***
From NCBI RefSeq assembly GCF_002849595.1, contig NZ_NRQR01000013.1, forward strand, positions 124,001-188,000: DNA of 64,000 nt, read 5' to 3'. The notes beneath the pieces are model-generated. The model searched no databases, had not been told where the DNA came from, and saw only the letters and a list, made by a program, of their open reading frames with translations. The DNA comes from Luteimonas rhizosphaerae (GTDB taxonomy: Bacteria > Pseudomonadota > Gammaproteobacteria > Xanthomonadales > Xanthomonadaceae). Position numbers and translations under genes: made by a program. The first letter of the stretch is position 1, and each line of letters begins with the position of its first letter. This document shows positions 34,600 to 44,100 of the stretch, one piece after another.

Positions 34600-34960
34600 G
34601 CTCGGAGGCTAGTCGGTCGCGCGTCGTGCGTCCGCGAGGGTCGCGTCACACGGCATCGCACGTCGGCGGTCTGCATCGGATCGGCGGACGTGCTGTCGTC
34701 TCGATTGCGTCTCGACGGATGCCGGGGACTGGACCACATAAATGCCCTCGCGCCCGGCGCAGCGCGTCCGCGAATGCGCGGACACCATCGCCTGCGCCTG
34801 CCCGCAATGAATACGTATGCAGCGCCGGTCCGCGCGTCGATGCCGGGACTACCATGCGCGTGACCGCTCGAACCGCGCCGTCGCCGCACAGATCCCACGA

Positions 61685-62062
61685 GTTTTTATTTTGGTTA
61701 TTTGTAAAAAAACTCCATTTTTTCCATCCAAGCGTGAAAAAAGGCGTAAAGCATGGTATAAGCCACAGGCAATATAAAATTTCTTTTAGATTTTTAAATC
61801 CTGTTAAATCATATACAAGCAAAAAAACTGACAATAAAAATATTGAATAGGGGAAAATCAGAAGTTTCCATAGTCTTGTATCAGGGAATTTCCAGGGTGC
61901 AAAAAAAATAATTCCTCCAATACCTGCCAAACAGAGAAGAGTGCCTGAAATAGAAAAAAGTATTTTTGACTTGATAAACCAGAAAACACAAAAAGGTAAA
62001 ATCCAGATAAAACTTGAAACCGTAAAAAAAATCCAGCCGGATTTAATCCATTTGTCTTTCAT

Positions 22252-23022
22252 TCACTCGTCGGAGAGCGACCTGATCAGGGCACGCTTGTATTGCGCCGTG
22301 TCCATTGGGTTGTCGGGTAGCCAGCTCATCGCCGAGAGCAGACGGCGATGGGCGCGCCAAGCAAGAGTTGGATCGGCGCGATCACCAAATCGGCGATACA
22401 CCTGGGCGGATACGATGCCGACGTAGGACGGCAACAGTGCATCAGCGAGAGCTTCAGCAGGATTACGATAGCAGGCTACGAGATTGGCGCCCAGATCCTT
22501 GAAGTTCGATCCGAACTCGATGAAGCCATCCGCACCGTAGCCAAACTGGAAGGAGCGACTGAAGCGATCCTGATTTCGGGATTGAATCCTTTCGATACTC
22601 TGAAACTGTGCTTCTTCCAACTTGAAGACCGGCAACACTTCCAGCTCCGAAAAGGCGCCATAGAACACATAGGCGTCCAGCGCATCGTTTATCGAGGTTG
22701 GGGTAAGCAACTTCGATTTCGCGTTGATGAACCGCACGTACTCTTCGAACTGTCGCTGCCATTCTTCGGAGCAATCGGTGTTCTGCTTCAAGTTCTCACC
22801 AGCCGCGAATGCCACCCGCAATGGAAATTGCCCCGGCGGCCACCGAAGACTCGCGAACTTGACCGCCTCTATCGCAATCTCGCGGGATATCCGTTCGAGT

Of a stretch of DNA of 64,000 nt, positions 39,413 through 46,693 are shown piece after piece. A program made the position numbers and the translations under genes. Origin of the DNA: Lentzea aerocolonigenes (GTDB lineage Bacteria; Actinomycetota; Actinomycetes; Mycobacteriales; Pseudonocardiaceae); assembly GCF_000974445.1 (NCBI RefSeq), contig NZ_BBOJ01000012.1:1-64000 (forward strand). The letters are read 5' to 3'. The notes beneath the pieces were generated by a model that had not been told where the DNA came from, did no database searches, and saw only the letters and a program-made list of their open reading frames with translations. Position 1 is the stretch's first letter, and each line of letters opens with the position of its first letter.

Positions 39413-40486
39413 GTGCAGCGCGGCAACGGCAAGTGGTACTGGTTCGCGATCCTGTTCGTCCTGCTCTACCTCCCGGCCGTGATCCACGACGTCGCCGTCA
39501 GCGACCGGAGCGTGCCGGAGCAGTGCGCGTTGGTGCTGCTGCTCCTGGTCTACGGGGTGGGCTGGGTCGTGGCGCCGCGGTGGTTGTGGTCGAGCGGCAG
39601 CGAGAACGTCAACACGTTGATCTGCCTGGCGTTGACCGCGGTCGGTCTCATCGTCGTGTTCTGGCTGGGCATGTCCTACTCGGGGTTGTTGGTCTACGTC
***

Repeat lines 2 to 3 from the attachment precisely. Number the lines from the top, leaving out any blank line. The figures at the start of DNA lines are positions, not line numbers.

Positions 34600-34960
34600 G